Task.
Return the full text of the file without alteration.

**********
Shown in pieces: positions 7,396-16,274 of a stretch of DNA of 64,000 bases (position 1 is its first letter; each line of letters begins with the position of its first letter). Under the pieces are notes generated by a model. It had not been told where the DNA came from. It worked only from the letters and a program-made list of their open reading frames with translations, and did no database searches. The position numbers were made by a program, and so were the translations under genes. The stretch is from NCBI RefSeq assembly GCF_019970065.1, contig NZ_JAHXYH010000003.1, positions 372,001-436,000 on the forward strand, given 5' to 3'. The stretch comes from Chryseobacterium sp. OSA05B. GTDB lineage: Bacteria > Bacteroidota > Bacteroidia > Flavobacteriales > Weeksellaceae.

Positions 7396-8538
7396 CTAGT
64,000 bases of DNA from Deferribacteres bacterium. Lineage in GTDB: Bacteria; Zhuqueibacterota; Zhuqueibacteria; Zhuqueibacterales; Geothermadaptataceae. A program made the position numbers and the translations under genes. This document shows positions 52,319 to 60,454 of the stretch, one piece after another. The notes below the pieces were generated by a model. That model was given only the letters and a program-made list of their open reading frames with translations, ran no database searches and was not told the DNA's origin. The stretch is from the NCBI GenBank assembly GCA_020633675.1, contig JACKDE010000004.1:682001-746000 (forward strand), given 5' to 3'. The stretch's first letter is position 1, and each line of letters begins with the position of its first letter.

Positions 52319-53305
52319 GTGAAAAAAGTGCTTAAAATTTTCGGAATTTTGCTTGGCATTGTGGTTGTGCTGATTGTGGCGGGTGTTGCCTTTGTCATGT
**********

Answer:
Shown in pieces: positions 7,396-16,274 of a stretch of DNA of 64,000 bases (position 1 is its first letter; each line of letters begins with the position of its first letter). Under the pieces are notes generated by a model. It had not been told where the DNA came from. It worked only from the letters and a program-made list of their open reading frames with translations, and did no database searches. The position numbers were made by a program, and so were the translations under genes. The stretch is from NCBI RefSeq assembly GCF_019970065.1, contig NZ_JAHXYH010000003.1, positions 372,001-436,000 on the forward strand, given 5' to 3'. The stretch comes from Chryseobacterium sp. OSA05B. GTDB lineage: Bacteria > Bacteroidota > Bacteroidia > Flavobacteriales > Weeksellaceae.

Positions 7396-8538
7396 CTAGT
64,000 bases of DNA from Deferribacteres bacterium. Lineage in GTDB: Bacteria; Zhuqueibacterota; Zhuqueibacteria; Zhuqueibacterales; Geothermadaptataceae. A program made the position numbers and the translations under genes. This document shows positions 52,319 to 60,454 of the stretch, one piece after another. The notes below the pieces were generated by a model. That model was given only the letters and a program-made list of their open reading frames with translations, ran no database searches and was not told the DNA's origin. The stretch is from the NCBI GenBank assembly GCA_020633675.1, contig JACKDE010000004.1:682001-746000 (forward strand), given 5' to 3'. The stretch's first letter is position 1, and each line of letters begins with the position of its first letter.

Positions 52319-53305
52319 GTGAAAAAAGTGCTTAAAATTTTCGGAATTTTGCTTGGCATTGTGGTTGTGCTGATTGTGGCGGGTGTTGCCTTTGTCATGT